'All of us face hard choices in our lives,' Hillary Rodham Clinton writes at the start of this personal chronicle of years at the centre of world events. 'Life is about making such choices. Our choices and how we handle them shape the people we become.' In the aftermath of her 2008 presidential run, she expected to return to representing New York in the Unites States Senate. To her surprise, her formal rival for the Democratic Party nomination, newly elected President Barack Obama, asked her to serve in his administration as Secretary of State. This memoir is the story of the four extraordinary and historic years that followed, and the hard choices that she and her colleagues confronted. Secretary Clinton and President Obama had to decide how to repair fractured alliances, wind down two wars and address a global financial crisis. They faced a rising competitor in China, growing threats from Iran and North Korea, and revolutions across the Middle East. Along the way, they grappled with some of the toughest dilemmas of US foreign policy, especially the decision to send Americans into harm's way, from Afghanistan to Libya to the hunt for Osama bin Laden. By the end of her tenure, Secretary Clinton had visited 112 countries, travelled nearly one million miles and gained a truly global perspective on many of the major trends reshaping the landscape of the twenty-first century, from economic inequality to climate change to revolutions in energy, communications and health. Drawing on conversations with numerous leaders and experts, Secretary Clinton offers her views on what it will take for the United States to compete and thrive in an interdependent world. She makes a passionate case for human rights and the full participation in society of girls, youth and LGBT people. An astute eyewitness to decades of social change, she distinguishes the trendlines from the headlines and describes the progress occurring throughout the world, day after day. Secretary Clinton's descriptions of diplomatic conversations at the highest levels offer readers a masterclass in international relations, as does her analysis of how we can best use 'smart power' to deliver security and prosperity in a rapidly changing world - one in which America remains the indispensable nation.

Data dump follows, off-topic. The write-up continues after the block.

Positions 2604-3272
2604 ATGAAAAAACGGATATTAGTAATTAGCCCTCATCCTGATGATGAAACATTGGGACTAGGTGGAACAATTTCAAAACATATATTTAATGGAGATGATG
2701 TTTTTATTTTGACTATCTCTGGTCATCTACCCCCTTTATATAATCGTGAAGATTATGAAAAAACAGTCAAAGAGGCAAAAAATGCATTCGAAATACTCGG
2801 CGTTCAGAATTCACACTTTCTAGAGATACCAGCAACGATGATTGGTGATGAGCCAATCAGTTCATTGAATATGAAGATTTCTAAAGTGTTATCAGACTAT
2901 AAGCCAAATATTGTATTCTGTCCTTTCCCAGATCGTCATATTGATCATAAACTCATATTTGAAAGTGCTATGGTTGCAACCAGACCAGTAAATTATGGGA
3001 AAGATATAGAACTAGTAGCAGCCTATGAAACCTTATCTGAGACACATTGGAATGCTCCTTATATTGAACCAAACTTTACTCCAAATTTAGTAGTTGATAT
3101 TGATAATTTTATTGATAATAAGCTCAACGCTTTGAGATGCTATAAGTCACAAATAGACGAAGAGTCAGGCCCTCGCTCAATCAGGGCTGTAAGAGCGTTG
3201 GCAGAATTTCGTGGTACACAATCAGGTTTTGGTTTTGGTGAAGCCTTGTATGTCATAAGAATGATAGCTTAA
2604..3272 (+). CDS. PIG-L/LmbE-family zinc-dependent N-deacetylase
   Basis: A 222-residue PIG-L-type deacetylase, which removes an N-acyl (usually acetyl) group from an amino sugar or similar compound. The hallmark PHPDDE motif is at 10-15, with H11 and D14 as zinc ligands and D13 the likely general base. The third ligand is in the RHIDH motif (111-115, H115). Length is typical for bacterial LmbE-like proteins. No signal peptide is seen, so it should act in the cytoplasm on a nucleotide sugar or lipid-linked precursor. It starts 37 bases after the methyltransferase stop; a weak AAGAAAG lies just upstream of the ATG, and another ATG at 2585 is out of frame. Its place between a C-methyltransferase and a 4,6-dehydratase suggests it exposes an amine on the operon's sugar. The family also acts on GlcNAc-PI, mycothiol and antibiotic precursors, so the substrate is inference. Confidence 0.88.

So I am studying International Relations at a Masters level, which stemmed out of an increasing interest in politics, particularly American politics (which itself probably stemmed out of my increasing love for the United States, though after spending seven weeks there over Thanksgiving/Christmas/New Years 2015/16, I am thrilled to be back home in my humble little far-away island home of Australia (the food’s better!)). Anyway, I am probably more a Democrat in my political leanings, though I can see the merits of the core ideas behind the Republican Party (just don’t engage me in a conversation about the comparison between Australian and American political parties – if I have to explain to one more Australian why our Liberal party is not the same as the Republican Party I will scream!). Anyway, I have to admit, I’m hoping for a Hillary Clinton victory in 2016, for reasons many and varied, and I’ve always been a fan of good old cheeky Bill (I have his biography too!), and after seeing this book on the bookshelf of a lecturer I respect from the university I work at, I decided I should read it. It took me a good six months to slog through it, but it was an interesting experience. Part exercise in writing history, part political spin, part education piece to a market that already knows and another that will never read the book anyway (she literally has to explain that Australia (and the whole Southern Hemisphere) has summer when the Northern Hemisphere has winter – how do people not know this?!), this is an interesting piece of non-fiction. Hillary has put her own spin on things, ensuring she comes out relatively clean (not too clean, because that would look suspicious), and in writing a book clearly aimed at justifying herself to the American public, shows international readers why America can often rub the rest of the world up the wrong way (Freedom and democracy aren’t unique to America, FYI). Nonetheless, I learnt a lot about international political events, and understanding Hillary’s view helped me understand why certain events have attracted certain reactions. I will also say that I was consistently impressed by Hillary’s work ethic, passion for the public sector, and drive. I think books like this one are important, as are reading books from other varied view points on the events described, in order to ensure one never goes along with the public discourse purely due to lack of knowledge. I also think it’s a book one should definitely go into with a very open and critical mind – not because anything Hillary says is inherently wrong, but simply because one must always be conscious of bias. One of my most important reads for the year. A worthwhile slog.